Trisodium citrate is commonly used as a medical anticoagulant and works by binding divalent cations. When the concentration of free calcium falls below about 225 nmol, coagulation cannot proceed.
Citrate also binds magnesium and I have found plenty of references that state when performing regional anticoagulation with citrate, such as with a dialysis circuit, the patient will lose both Ca and Mg. What I have been unable to determine from the literature is what the relative binding affinities are. The reason I need to know is that I want to chelate enough Ca to reduce ionized calcium from the typical physiologic range of 1,100-1,400 nmols to down to a specific level of 350-400 nmols, but no further. I will have a known volume of bone marrow and the staring concentrations for Ca and Mg, so all I need to know is that amount of citrate to add to yield the desired concentration.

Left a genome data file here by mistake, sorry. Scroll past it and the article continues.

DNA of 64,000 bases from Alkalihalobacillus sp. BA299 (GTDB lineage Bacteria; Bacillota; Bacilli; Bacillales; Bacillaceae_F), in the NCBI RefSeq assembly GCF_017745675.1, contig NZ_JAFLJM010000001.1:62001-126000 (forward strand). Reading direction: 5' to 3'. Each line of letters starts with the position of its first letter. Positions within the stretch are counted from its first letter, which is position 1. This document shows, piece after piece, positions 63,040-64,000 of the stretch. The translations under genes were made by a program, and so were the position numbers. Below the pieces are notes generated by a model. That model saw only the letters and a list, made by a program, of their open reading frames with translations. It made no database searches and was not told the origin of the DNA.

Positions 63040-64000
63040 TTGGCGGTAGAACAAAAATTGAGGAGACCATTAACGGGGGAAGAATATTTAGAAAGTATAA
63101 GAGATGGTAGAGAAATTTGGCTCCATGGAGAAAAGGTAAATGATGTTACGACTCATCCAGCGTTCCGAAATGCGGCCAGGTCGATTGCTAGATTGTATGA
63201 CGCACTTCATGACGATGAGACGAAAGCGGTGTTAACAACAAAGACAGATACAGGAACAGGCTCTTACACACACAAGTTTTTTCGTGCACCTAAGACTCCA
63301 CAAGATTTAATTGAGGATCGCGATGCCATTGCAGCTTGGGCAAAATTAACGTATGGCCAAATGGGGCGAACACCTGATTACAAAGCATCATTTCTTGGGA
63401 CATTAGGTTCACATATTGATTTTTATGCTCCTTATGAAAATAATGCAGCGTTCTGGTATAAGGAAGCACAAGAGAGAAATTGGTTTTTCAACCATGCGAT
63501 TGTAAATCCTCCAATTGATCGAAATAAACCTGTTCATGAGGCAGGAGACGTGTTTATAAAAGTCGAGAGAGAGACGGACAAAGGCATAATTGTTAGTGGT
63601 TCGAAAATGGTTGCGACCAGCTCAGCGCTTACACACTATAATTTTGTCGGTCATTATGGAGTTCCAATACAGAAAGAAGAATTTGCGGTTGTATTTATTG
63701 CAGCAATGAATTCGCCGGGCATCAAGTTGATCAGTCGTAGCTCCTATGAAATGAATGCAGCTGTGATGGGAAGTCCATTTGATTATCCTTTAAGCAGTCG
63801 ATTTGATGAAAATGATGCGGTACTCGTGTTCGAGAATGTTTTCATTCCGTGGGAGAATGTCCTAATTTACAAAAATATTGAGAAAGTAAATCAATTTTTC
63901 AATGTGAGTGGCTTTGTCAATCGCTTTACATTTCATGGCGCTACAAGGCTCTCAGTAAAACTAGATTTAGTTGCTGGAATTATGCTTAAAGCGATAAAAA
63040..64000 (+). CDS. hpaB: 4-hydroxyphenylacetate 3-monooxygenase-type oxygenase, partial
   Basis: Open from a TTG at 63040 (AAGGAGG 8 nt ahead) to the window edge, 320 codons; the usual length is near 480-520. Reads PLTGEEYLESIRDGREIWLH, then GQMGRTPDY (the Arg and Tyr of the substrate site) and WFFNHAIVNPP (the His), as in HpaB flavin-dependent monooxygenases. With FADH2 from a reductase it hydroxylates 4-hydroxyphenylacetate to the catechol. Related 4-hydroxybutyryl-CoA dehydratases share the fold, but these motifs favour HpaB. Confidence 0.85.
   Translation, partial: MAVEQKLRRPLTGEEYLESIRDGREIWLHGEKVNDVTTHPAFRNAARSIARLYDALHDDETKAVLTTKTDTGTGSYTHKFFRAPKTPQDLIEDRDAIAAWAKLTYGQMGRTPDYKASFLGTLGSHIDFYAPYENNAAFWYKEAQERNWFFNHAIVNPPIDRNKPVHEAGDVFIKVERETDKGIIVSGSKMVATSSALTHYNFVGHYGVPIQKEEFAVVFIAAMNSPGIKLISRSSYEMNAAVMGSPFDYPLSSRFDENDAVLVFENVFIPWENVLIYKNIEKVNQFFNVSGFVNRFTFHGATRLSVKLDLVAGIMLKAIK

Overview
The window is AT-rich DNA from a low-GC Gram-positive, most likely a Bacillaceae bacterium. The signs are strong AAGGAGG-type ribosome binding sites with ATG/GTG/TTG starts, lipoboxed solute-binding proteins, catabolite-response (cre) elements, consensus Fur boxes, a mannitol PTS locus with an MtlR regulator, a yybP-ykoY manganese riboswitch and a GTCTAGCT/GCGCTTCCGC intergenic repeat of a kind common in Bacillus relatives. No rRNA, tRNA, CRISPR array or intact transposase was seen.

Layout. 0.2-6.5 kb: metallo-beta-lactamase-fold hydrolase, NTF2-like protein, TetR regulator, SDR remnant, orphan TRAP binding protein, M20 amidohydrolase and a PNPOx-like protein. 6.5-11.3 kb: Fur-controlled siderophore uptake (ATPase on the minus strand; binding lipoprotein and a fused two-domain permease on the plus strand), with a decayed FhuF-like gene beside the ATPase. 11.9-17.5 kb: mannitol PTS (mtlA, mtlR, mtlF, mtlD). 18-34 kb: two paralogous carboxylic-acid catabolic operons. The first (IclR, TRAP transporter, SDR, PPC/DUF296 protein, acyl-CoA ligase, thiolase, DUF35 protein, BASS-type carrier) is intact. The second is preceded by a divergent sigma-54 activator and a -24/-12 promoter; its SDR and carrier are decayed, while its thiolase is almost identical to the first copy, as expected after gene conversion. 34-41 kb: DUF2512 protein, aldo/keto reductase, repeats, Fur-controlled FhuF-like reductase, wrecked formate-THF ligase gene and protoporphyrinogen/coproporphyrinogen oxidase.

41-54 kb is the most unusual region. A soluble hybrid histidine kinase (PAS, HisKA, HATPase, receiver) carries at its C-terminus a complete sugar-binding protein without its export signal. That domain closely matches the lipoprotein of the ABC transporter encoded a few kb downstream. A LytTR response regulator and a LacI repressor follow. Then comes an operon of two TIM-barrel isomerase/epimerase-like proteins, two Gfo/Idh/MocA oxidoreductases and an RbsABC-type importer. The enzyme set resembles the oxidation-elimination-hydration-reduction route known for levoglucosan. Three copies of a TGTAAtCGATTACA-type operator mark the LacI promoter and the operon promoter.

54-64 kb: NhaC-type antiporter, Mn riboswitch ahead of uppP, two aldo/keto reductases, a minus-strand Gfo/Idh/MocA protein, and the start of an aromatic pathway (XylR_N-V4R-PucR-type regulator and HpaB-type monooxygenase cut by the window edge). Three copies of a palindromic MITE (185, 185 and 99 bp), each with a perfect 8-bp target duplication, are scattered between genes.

The problem is that I do not know how aggressively citrate will bind to Ca vs. Mg. The part that binds to Mg will be unavailable to bind to Ca, so I will need to add more than the theoretical amount required to reduce just the Ca concentration, but if Mg is a weak competitive binder I run the risk of reducing the Ca too far. I could figure this out via experimentation, but acquiring fresh bone marrow samples to play with is a non-trivial procedure.
Does anybody have a suggestion on how to estimate the amount of Ca and Mg that will be bound for a given amount of citrate? Even better, if anybody can point me to a reference article that discusses this in detail that would be great. Several hours of searching on Google and PubMed have not been fruitful.